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When the circle is re-established, everyone turns under the arms to end up facing outwards with hands still joined.In countries other than Scotland the hands are often crossed from the beginning of the song at variance with Scottish custom.
As Scots (not to mention English, Welsh and Irish people) emigrated around the world, they took the song with them.The phrase "Auld Lang Syne" is also used in similar poems by Robert Ayton (1570–1638), Allan Ramsay (1686–1757), and James Watson (1711) as well as older folk songs predating Burns.Robert Burns sent a copy of the original song to the Scots Musical Museum with the remark, "The following song, an old song, of the olden times, and which has never been in print, nor even in manuscript until I took it down from an old man." Some of the lyrics were indeed "collected" rather than composed by the poet; the ballad "Old Long Syne" printed in 1711 by James Watson shows considerable similarity in the first verse and the chorus to Burns' later poem, Should Old Acquaintance be forgot, and never thought upon; The flames of Love extinguished, and fully past and gone: Is thy sweet Heart now grown so cold, that loving Breast of thine; That thou canst never once reflect On old long syne."Auld Lang Syne" has been translated into many languages, and the song is widely sung all over the world.The song's pentatonic scale matches scales used in Korea, Japan, India, China and other East Asian countries, which has facilitated its "nationalisation" in the East.A manuscript of "Auld Lang Syne" is held in the permanent collection of The Lilly Library at Indiana University in Bloomington, Indiana.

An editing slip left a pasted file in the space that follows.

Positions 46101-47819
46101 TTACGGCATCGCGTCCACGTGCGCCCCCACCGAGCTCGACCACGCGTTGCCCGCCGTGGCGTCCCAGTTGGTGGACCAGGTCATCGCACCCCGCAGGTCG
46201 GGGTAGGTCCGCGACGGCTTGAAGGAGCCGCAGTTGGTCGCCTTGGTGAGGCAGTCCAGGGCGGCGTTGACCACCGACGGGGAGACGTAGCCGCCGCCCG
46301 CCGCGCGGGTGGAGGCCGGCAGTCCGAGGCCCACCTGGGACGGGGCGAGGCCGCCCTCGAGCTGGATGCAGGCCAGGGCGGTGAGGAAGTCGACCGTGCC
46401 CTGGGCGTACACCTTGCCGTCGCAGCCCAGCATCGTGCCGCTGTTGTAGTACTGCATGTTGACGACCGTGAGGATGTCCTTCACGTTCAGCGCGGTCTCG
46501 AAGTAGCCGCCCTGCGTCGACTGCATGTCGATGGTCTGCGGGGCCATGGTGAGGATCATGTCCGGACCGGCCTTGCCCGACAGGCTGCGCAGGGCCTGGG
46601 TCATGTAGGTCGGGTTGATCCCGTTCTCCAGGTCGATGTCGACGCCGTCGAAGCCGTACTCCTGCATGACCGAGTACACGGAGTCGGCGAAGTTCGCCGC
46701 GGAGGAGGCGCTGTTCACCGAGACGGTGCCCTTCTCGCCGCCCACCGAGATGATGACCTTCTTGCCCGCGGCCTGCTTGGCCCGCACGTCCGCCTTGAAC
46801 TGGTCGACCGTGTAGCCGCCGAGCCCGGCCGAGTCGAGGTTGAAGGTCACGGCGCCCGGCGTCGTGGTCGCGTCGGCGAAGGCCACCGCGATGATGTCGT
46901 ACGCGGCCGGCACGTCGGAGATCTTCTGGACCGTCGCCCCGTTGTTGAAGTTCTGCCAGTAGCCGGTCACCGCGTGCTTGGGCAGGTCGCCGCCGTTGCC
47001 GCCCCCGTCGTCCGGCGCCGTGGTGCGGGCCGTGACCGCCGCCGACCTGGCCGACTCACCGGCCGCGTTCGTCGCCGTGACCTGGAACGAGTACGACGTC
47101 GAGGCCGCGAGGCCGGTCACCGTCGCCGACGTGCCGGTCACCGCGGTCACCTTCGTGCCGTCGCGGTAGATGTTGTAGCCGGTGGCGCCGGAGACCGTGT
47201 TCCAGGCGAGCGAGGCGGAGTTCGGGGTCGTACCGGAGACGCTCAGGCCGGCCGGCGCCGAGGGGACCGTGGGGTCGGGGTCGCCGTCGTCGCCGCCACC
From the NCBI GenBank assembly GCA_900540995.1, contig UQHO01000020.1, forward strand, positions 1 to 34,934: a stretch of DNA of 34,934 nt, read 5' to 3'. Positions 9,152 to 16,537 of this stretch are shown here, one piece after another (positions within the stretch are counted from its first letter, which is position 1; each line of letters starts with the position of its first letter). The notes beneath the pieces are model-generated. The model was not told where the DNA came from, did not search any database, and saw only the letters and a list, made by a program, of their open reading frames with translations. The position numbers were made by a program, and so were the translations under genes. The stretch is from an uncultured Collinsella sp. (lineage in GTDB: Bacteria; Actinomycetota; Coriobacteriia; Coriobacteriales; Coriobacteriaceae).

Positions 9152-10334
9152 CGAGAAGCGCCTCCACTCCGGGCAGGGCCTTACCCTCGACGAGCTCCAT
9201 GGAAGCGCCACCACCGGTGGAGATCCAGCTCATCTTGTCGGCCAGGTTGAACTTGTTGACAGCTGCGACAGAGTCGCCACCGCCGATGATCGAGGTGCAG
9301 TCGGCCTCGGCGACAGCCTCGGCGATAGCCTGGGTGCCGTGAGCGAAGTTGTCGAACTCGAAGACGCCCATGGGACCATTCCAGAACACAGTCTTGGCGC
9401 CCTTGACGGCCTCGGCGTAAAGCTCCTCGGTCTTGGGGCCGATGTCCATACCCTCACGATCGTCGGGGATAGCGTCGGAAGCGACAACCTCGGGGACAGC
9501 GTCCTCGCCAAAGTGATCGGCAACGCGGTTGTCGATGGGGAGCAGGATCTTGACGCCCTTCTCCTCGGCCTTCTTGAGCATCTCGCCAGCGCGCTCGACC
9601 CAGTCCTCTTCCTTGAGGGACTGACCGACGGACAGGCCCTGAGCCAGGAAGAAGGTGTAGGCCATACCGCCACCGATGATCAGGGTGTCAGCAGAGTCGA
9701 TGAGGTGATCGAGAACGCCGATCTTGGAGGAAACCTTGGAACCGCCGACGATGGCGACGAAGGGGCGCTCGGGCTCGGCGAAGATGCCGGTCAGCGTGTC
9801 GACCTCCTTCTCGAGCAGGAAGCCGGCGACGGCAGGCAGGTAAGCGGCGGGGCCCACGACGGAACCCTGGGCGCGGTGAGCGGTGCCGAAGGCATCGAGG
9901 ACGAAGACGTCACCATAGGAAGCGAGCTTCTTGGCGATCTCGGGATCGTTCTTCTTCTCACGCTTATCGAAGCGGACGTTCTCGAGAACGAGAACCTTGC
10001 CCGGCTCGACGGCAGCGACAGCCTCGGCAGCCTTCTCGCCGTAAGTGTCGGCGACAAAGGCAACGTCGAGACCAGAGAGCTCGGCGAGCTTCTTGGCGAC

Most common use of the song involves only the first verse and the chorus.
As well as celebrating the New Year, "Auld Lang Syne" is very widely used to symbolise other "endings/new beginnings" – including farewells, funerals (and other memorials of the dead), graduations, the end of a (non-New Year) party or a Scout gathering, the election of a new government, the last lowering of the Union Jack as a British colony achieves independence and even as a signal that a retail store is about to close for the day.
The melody is also widely used for other words, especially hymns, the songs of sporting and other clubs, and even national anthems.
The following particular examples mostly detail things that are special or unusual about the use of the song in a particular country.
The strong and obvious associations of the song and its melody have made it a common staple for film soundtracks from the very early days of "talking" pictures to the present—a large number of films and television series' episodes having used it for background, generally but by no means exclusively to evoke the New Year.
The problem is that tunes based on the same set of dance steps necessarily have a similar rhythm, and even a superficial resemblance in melodic shape may cause a very strong apparent similarity in the tune as a whole.